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I typed out this long drawn out reply but what's the point? I love how people who never actually did a residency (much less even graduate pharmacy school yet) always have such a big opinion about them and can speak about them more than people that have actually been in one (or two).
If you only get feedback from people that have done a residency or two wouldn't you get selection bias?
 

GoldfishPharmD

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If you only get feedback from people that have done a residency or two wouldn't you get selection bias?
But how do you give feedback on something you've never done before? I mean you can put your opinions but you'll never know unless you actually did it.
 

owlegrad

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But how do you give feedback on something you've never done before? I mean you can put your opinions but you'll never know unless you actually did it.
That is a good point. I guess if I wanted to know what residencies are like I would only want someone who has done a residency to tell me. If I wanted help deciding if I should do one or not, I would want people on both sides to give me advice. So I guess it just depends on what kind of info the person is looking for.
 
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GoldfishPharmD

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That is a good point. I guess if I wanted to know what residencies are like I would only want someone who has done a residency to tell me. If I wanted help deciding if I should do one or not, I would want people on both sides to give me advice. So I guess it just depends on what kind of info the person is looking for.
Yes, that's my opinion as well. Although I did two years, I don't think everyone should have to do a residency. I know great pharmacist that didn't do one and have friends that got their foot in the door in hospital pharmacy without one.
 

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I think there's more pharmacists who regret going to pharmacy school than doctors who regret going to medical school so that argument is kind of moot to me at least.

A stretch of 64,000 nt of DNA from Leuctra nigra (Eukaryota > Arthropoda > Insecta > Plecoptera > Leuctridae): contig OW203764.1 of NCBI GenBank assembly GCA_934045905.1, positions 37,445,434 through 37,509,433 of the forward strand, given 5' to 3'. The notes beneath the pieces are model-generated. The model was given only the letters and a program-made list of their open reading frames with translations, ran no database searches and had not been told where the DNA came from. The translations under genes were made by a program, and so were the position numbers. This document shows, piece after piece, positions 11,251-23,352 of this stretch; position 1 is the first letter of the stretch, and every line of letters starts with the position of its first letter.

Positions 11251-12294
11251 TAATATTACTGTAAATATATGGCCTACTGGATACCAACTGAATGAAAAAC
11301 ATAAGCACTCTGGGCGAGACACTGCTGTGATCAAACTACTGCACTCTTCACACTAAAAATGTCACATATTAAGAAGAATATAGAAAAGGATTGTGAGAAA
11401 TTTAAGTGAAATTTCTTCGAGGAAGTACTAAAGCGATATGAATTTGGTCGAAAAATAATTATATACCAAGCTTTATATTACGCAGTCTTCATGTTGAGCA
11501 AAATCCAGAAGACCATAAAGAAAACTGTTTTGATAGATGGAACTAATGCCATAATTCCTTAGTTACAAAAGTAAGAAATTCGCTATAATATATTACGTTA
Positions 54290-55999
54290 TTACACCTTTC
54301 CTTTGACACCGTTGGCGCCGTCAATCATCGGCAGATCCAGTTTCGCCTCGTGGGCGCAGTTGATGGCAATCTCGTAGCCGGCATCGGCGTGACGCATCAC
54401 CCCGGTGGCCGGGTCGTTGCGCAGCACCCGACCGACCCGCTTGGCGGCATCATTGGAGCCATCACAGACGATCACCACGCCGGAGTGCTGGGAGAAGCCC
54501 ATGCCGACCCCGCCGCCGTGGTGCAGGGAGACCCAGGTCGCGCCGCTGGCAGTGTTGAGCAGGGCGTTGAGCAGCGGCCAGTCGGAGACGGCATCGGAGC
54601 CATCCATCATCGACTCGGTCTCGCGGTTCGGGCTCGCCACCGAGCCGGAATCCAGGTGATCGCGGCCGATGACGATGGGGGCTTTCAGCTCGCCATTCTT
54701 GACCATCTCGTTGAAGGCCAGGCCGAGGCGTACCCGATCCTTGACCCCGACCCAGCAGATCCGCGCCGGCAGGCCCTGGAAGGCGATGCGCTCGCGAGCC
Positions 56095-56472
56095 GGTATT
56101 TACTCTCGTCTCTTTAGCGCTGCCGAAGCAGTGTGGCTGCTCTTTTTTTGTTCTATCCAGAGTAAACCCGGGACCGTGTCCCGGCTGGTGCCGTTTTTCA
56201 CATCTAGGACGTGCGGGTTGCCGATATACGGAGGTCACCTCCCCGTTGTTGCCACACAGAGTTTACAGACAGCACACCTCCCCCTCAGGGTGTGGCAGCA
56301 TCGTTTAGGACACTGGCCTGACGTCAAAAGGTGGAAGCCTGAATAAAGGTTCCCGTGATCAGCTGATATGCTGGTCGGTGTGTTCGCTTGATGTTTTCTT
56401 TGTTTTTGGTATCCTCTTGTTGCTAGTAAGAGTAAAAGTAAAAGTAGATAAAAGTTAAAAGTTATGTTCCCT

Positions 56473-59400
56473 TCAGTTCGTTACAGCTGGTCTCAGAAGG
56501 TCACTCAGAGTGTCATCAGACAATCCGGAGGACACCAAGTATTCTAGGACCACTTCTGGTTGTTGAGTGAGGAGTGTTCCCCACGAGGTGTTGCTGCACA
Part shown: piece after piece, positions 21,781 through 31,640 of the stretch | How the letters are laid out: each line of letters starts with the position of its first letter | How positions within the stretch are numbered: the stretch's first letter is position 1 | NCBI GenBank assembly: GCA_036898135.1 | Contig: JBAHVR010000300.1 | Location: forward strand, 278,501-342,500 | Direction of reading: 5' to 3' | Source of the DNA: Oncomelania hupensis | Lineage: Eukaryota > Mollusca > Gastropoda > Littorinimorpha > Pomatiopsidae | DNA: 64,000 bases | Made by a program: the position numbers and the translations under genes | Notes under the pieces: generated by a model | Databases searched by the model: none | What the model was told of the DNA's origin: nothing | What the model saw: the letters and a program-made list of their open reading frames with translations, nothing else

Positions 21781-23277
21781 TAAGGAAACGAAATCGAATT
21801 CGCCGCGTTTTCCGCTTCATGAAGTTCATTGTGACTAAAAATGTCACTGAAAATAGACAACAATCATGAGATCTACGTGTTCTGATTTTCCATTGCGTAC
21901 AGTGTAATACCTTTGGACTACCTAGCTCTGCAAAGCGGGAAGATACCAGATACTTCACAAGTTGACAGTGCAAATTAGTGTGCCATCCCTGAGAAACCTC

GoldfishPharmD

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Even if all doctors said they love their job, I still don't think that'd change my mind.
 

confettiflyer

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I think there's more pharmacists who regret going to pharmacy school than doctors who regret going to medical school so that argument is kind of moot to me at least.
Aren't physicians more likely to NOT recommend the medical profession in its entirety to their children?
 

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I think this is all becoming anecdotal... I know many pharmacists that wish they could go to med school because they feel limited in what they can do for patients when they know what to do for them, you learn so much through therapeutics and rotations yet in many cases by law you can't use that knowledge to make decisions. I know physicians who have told me not to go into medicine because even though the pay is good, working 55+ hours a week for your norm every week isn't worth it along with increasing regulations and corporations/hospitals encroaching into how you practice. If in pharmacy you worked and got paid for 55 hours a week as a pharmacist you'd likely easily make what a primary care doc makes and maybe even internists/hospitalists.

I'm considering pharmacy residency, and also contemplating going retail and attempting to go MD/DO starting in 2017 if I really feel moved to do so. The only thing that frustrates me is that the additional training doesn't correlate to increased pay, and neither insurance companies or many states don't recognize your credentials to increase your scope of practice. I think states are moving towards this (as evident with California and APP), but until insurance companies get on board I don't see things changing since ultimately the money drives everything. I think residencies are good though, nearly all of my APP's are hospital based and very clinical in nature with nearly all my preceptors being residency trained pharmacists. I think the added year isn't a "scam" as you get to do more than in your APPE year as well as things being more intense.
 

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everyone has their own opinion based on their experience but my experience at a top 20 cardiology hospital was pretty intense and definitely thought it might of been better not to do a residency but ultimately i'm glad I did. I don't think the OP asked about pay, they just asked for how the experience was guys. Average 60 hr a week n0t including weekends. You have your usual rounds, discussions, presentations, a couple journal clubs and a lot of projects. But like i said before the most important thing you get from residency training is ability to critically and clinically think about drug related issues and not some academic stuff that you can just google and find.
 
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Dred Pirate

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True that! You are the preceptors b word! What I am planning on doing is getting my bcps, because it's as equivalent to a residency
wrong and wrong
and this is coming from someone with BCPS and no residency.
They are far from equal - some places may say a minimum for a job is one or the other - but they are not equivalents as far as skill is concerned - two very different things
 

pillpharmer14

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wrong and wrong
and this is coming from someone with BCPS and no residency.
They are far from equal - some places may say a minimum for a job is one or the other - but they are not equivalents as far as skill is concerned - two very different things
True. Knowledge and experience are two very different things.